The seventy years of problems God's people had with the Babylonians began in 609  B.C. and would only come to an end in October 539 B.C. when the Persian King Cyrus invaded Babylon and conquered the Babylonians and freed the Jews.

Think about that for a moment. For 70 years the Jews would be subjugated by the wicked kings of Babylon.

That's a long time for God's people to be held in Babylonian captivity.

The United States war in Iraq has lasted for nearly 20 years. Can you imagine having your husband, son or other loved one in Iraq without having the ability to see him or hear from him for decades?

Or reverse the role. How would you like to be a young Jewish artisan or servant in the Babylonian Empire like Daniel and his friends, only to hear in a letter from Jeremiah that your captivity will only end after Babylon's 70-year world reign comes to an end?

More than a few Jews didn't like hearing Jeremiah's proclamations of long captivity (Jeremiah 25:1-14).

One such Jew was a priest and false prophet named Hananiah. He mocked Jeremiah's prophecy (see Jeremiah 28), ripped the wooden yoke off Jeremiah's neck, and told the people that "God told me the captivity would last just two more years" (Jeremiah 28:3).

The Jews in Jerusalem began believing the false promise that God would change their circumstances soon.

It was at this time that God had Jeremiah send "a letter" to the captives in Babylon. That letter is what we know as Jeremiah 29. God knew that the false hope of a quick release from their bad circumstances would make its way to His people held captive in Babylon. So God speaks to His people through the prophet Jeremiah in Jeremiah 29:4-10 and declares:
"Thus says the Lord of hosts, the God of Israel, to all the exiles whom I have sent into exile from Jerusalem to Babylon, Build houses and live in them; and plant gardens and eat their produce (i.e. "bloom where you are planted").'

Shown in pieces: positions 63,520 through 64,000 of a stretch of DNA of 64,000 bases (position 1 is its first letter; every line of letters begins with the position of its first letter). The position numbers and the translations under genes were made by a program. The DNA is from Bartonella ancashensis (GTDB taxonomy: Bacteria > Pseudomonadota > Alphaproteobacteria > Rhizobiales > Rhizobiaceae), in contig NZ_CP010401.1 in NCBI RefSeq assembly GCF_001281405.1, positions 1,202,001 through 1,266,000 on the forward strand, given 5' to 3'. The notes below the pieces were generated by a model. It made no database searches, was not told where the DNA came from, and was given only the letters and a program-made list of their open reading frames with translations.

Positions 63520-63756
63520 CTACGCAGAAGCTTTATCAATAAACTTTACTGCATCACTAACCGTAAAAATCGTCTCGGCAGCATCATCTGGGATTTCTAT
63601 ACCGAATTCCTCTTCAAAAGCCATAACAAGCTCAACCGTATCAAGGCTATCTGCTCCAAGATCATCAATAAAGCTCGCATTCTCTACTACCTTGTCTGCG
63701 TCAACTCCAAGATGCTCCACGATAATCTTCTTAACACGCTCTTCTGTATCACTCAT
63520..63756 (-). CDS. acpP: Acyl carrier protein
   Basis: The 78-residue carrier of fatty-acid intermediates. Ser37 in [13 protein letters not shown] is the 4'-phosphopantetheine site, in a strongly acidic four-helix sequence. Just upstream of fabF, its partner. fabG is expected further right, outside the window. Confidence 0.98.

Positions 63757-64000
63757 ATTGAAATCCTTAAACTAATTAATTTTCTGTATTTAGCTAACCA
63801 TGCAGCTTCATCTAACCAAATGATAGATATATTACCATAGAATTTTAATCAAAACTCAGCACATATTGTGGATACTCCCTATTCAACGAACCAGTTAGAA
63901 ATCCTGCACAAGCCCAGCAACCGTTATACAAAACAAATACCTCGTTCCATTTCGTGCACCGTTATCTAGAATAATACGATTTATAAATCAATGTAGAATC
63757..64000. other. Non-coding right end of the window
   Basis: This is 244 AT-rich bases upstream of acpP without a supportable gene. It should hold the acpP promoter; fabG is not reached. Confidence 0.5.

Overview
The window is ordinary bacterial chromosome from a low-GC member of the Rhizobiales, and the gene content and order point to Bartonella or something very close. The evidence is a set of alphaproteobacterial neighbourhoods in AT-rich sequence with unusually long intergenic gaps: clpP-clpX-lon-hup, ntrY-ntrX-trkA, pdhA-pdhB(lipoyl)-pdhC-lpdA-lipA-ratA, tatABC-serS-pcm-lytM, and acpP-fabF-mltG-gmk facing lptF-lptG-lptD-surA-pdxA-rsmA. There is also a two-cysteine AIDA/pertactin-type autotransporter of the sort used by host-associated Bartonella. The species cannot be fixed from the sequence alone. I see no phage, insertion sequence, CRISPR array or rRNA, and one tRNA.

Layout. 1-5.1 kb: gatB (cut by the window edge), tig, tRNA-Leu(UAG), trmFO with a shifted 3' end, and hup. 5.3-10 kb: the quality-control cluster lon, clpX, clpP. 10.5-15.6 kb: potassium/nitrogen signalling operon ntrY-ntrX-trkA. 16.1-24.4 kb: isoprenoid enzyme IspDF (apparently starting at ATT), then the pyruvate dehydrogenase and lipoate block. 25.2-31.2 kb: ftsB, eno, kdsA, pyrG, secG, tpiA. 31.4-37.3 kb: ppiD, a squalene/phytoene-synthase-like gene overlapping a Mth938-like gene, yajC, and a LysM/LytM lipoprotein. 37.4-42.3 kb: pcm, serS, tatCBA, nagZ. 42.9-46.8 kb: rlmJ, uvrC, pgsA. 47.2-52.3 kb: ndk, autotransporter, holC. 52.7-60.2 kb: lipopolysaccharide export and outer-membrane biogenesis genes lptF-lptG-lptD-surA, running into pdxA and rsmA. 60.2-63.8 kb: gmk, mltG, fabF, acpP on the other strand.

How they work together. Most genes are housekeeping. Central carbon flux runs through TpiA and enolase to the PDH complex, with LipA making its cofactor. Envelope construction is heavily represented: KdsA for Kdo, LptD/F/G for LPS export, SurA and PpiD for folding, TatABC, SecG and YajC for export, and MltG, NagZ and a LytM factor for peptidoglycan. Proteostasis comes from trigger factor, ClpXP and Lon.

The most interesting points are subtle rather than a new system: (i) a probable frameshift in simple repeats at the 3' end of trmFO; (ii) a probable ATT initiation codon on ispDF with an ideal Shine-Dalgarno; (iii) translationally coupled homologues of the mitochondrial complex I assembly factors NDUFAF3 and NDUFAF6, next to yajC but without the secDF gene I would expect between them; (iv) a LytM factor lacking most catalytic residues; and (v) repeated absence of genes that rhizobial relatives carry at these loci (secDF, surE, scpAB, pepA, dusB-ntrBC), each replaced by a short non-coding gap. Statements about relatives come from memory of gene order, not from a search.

Take wives and become the fathers of sons and daughters, and take wives for your sons and give your daughters to husbands, that they may bear sons and daughters; and multiply there and do not decrease. Seek the welfare of the city where I have sent you into exile, and pray to the Lord on its behalf; for in its welfare you will have welfare. 
 For thus says the Lord of hosts, the God of Israel, ‘Do not let your prophets who are in your midst and your diviners deceive you, and do not listen to the dreams which they dream. For they prophesy falsely to you in My name; I have not sent them,' declares the Lord. For thus says the Lord, ‘When seventy years have been completed for Babylon, I will visit you and fulfill My good word to you, to bring you back to this place (Jerusalem)."
God is telling His people that - contrary to the testimony of the Jewish false prophets - the captivity will NOT be short, but their problems as prisoners of war in Babylon will go on for a full 70 years. Go ahead and bloom where you are planted. Have prosperity in the midst of your problems.

It is only after God tells His people to rest where they are (Babylon), and to pray for their wicked masters, and to be at peace in the environment that God has placed them in, that God gives His people the Jeremiah 29:11 promise:
"For I know the plans that I have for you,’ declares the Lord, ‘plans for welfare and not for calamity to give you a future and a hope."
I'd like to ask you a question. Which prophecy inspires more hope? Is it Hananiah's false prophecy of captivity for less than two years? Or is it Jeremiah's prophecy to "bloom where you are planted" and experience a long captivity of 70 years?